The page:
underperformance looks set to continue through the rest of this year.
Price target now $12 and that stock fell a fraction to $13.16.

Twitter`s price target was raised to $50 at Morgan Stanley (NYSE:MS).
That`s one of the highest in Wall Street now. The analyst cites the
potential for higher advertising revenues, and the firm maintains its
overweight rating on that stock as well. Shares rose 5 percent to $43.49.

Still ahead, the biggest problem facing small business owners right now.

(MUSIC)

GRIFFETH: General Motors (NYSE:GM) is watching development on trade very
closely. GM CEO said today that the automaker has not delayed or altered
its investment plans but she did add that the uncertainty will have some
sort of impact eventually.

(BEGIN VIDEO CLIP)

MARY BARRA, GENERAL MOTORS CHAIRMAN & CEO: We are seeing cost increases
but again I think there is still — depending on how decisions were made,
we`ll have an impact on that. So, you know, we`re working hard to
understand those impacts to working to offset to the extent that we can,
but I really think it`s early days.

(END VIDEO CLIP)

GRIFFETH: As we have been reporting, GM makes more than 1 million vehicles
in Canada and in Mexico annually, most of which are imported for sale here
in the United States.

Meanwhile, Tesla is cutting its work force. The electric carmaker said
today it is laying off 9 percent of its 46,000 employees primarily salaried
workers. The move is part of a larger restructuring and the company says
it should not affect production. That help lift shares by 3 percent in
today`s trade.

A new round of crash tests are raising questions about the protection that
certain vehicles offer in common crashes. The SUVs in focus are two of the
most popular ones right now built by Jeep and Ford.

Phil LeBeau has our story.

(BEGIN VIDEOTAPE)

PHIL LEBEAU, NIGHTLY BUSINESS REPORT CORRESPONDENT: The impact at 40 miles
per hour is jarring. And in some cases, the results are troubling. Crash
tests by the Insurance Institute for Highway Safety, known as IIHS, show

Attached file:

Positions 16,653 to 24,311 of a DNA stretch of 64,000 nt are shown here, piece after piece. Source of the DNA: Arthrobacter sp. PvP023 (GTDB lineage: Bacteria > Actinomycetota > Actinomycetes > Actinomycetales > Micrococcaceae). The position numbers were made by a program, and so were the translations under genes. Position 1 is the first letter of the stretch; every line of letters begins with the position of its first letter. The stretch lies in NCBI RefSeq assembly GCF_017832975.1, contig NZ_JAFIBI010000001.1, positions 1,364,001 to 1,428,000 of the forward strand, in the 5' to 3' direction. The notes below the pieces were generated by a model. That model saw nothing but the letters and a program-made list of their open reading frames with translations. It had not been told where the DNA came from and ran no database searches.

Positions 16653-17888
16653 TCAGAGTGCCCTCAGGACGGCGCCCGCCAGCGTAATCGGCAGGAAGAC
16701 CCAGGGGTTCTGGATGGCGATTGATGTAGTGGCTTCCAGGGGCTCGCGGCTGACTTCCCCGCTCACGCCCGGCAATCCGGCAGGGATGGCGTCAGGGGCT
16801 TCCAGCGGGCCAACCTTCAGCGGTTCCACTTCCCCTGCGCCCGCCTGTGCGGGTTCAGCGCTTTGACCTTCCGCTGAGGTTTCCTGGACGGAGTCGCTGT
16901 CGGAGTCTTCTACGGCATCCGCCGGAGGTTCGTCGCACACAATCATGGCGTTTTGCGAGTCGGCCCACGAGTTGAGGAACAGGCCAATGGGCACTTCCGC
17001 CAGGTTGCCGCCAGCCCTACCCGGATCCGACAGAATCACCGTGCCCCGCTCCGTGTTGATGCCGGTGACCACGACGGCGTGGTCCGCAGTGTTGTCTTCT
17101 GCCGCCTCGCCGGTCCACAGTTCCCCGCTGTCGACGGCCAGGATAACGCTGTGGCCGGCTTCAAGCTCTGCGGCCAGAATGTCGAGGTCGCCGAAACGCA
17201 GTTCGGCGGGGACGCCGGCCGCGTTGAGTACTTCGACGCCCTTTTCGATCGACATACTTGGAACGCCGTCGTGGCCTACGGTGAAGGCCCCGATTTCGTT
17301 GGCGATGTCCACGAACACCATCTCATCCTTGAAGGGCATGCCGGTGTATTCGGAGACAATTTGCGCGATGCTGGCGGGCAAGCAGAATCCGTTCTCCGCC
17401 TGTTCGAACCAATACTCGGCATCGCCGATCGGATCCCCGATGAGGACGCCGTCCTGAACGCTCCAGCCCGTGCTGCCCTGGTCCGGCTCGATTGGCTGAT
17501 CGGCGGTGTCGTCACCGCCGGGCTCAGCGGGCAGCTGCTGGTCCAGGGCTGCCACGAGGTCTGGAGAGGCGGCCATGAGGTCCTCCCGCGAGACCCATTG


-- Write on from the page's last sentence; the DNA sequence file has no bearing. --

the 2018 Jeep Grand Cherokee (NASDAQ:CHKE) and 2018 Ford Explorer
struggling to protect parts of the dummy. In one case, it starts to slide
outside of the door after an airbag failed to deploy.

DAVID ZUBY, INSURANCE INSTITUTE FOR HIGHWAY SAFETY: For both the Jeep
Grand Cherokee (NASDAQ:CHKE) and the Ford Explore, the problem is the
structural one and the right front smaller left crash test, we see the
safety cage collapsing in toward the right front passenger dummy.

LEBEAU: Fiat Chrysler and Ford say the crash test paint an incomplete
picture. Both point out the Grand Cherokee (NASDAQ:CHKE) and Explorers
have received top marks in other crash tests by the IIHS. Fiat Chrysler
adding its vehicles are engineered to address real world driving
situations. No single test measures overall vehicle safety.

Ford says: We continually to make improvements to our vehicles to help
customers stay safe on the road. Nearly 4,000 front seat passengers were
killed in auto accidents in 2016, the most recent data available.

These tests measure how well midsize SUVs protect people in the front seat
during certain collisions, with the Kia Sorento, Volkswagen Atlas and GMC
Acadia getting top marks.

ZUBY: I think one of the things we observed is that the three — the good-
rated vehicles are newer designs than the poor rated Grand Cherokee
(NASDAQ:CHKE) and Ford Explorer.

LEBEAU: The Jeep and Ford midsize SUVs have been popular for years. And
that`s unlikely to change. Even though these crash tests could give buyers
something to think about the next time they go in the showroom.

Phil LeBeau, NIGHTLY BUSINESS REPORT, Chicago.

(END VIDEOTAPE)

GRIFFETH: H&R Block (NYSE:HRB) hikes the dividend and that is where we
begin tonight`s “Market Focus”.

The tax company raised its quarterly dividend by percent to a dollar a